A Magazine by the Society of Professional Journalists

SDX Awards: Newspaper public service, The Eagle Tribune

By Quill

Auto insurance rates in Lawrence, Mass., are among the highest in the country. Previously, The Eagle-Tribune covered the city’s suspiciously high rate of personal claims but didn’t dig deep until March 2003, when an anonymous letter appeared in Massachusetts Lawyers Weekly revealed personal injury lawyers hiring people to stage accidents.

The staff spent more than a year researching and reporting “At Fault: Inside the Culture of Auto Insurance Fraud.” The series tracked a decade’s worth of the area’s accidents and injury claims.

“This series uncloaked a culture of auto insurance fraud – staged and fake crashes, phony injury claims, unscrupulous personal injury lawyers and chiropractors,” said Shawn Boburg, a general assignment/special projects reporter for The Tribune. “The series explored the characters feeding this fraud frenzy, both on the streets and in the clinics and law offices, and exposed the indifference and inability by those in authority to stop it, costing drivers in Massachusetts tens of millions of dollars every year.”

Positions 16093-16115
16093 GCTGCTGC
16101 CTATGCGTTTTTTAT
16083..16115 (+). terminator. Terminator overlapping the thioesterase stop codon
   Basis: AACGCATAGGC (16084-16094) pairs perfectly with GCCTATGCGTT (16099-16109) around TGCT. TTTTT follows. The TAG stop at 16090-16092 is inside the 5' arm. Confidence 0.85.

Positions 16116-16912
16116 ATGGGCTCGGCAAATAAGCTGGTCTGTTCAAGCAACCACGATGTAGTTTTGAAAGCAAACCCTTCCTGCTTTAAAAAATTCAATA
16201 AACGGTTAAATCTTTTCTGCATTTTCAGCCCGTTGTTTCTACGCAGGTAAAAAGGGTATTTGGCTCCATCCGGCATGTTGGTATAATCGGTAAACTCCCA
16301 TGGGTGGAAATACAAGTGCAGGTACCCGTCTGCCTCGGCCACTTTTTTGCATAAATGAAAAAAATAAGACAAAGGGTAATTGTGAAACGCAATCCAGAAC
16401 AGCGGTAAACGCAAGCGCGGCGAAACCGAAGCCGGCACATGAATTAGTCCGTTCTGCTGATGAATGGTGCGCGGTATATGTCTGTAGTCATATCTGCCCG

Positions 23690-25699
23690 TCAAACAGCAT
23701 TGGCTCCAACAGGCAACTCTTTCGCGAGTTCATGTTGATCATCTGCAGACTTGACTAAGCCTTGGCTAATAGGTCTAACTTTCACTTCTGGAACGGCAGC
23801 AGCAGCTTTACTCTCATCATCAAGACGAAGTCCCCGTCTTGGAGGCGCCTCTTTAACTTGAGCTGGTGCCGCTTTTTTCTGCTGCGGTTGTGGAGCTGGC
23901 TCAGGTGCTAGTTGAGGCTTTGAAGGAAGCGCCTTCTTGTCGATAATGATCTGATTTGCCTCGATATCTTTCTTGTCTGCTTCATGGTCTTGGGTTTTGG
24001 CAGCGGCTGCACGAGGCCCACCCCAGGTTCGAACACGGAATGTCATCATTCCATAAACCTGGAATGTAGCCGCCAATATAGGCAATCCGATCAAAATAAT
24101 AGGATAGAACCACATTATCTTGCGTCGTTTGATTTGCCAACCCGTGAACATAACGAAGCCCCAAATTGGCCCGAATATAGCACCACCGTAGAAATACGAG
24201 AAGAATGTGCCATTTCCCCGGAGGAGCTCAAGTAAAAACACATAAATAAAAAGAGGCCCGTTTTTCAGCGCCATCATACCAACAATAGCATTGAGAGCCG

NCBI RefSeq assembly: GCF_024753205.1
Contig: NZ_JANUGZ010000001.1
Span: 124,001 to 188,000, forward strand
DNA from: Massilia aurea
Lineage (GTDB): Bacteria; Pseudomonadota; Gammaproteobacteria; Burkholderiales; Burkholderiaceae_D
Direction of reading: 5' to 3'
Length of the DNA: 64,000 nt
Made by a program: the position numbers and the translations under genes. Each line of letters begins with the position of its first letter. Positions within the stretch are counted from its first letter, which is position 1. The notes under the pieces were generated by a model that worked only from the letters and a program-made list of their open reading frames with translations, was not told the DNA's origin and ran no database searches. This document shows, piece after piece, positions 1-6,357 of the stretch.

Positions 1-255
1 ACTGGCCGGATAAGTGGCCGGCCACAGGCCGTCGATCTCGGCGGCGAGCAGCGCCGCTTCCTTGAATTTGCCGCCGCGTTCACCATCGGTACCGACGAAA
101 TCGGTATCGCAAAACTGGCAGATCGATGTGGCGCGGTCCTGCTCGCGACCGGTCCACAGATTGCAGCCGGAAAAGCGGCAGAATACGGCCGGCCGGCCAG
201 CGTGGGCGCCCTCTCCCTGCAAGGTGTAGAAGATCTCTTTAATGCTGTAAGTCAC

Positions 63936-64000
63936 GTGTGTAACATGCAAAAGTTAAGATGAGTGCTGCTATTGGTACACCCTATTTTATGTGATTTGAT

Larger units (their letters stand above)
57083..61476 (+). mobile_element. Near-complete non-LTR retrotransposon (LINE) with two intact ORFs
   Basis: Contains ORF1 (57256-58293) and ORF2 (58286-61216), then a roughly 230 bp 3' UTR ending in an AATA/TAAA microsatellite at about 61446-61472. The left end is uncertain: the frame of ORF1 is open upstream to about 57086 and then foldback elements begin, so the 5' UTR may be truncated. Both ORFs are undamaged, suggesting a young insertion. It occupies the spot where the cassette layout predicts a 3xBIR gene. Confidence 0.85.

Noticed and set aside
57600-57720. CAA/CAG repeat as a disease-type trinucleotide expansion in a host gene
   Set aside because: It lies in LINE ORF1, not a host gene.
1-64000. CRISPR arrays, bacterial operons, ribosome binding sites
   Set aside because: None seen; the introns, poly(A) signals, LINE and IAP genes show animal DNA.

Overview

Reporters tracked down “frequent flyer” accident victims and followed the money trail to find the city’s chiropractic clinics and physical therapy offices benefiting the most from the fraud.

“At the outset, we had agreed that we would not use anonymous sources,” said Editor in Chief Bill Ketter. “So we had to work hard to find sources that would talk for publication. Once that became known, many started talking openly, and those that would not often tipped us to others who would or told us where to find the evidence.”

Since 2004, Lawrence auto accidents have dropped by 40 percent.

“Dozens of professionals and fraud ring leaders have been indicted,” said Boburg. “State legislators have passed anti-fraud legislations, and a cluster of personal injury law offices and storefront chiropractic clinics have been driven out of business, saving future drivers tens of millions of dollars.”

Judges applauded the work’s ability to ignite change in the area.

“A methodical and thorough investigation of auto insurance fraud so pervasive that it is part of the area’s culture,” said the judges. “Great public service in exposing the fraud and explains its effects upon others.”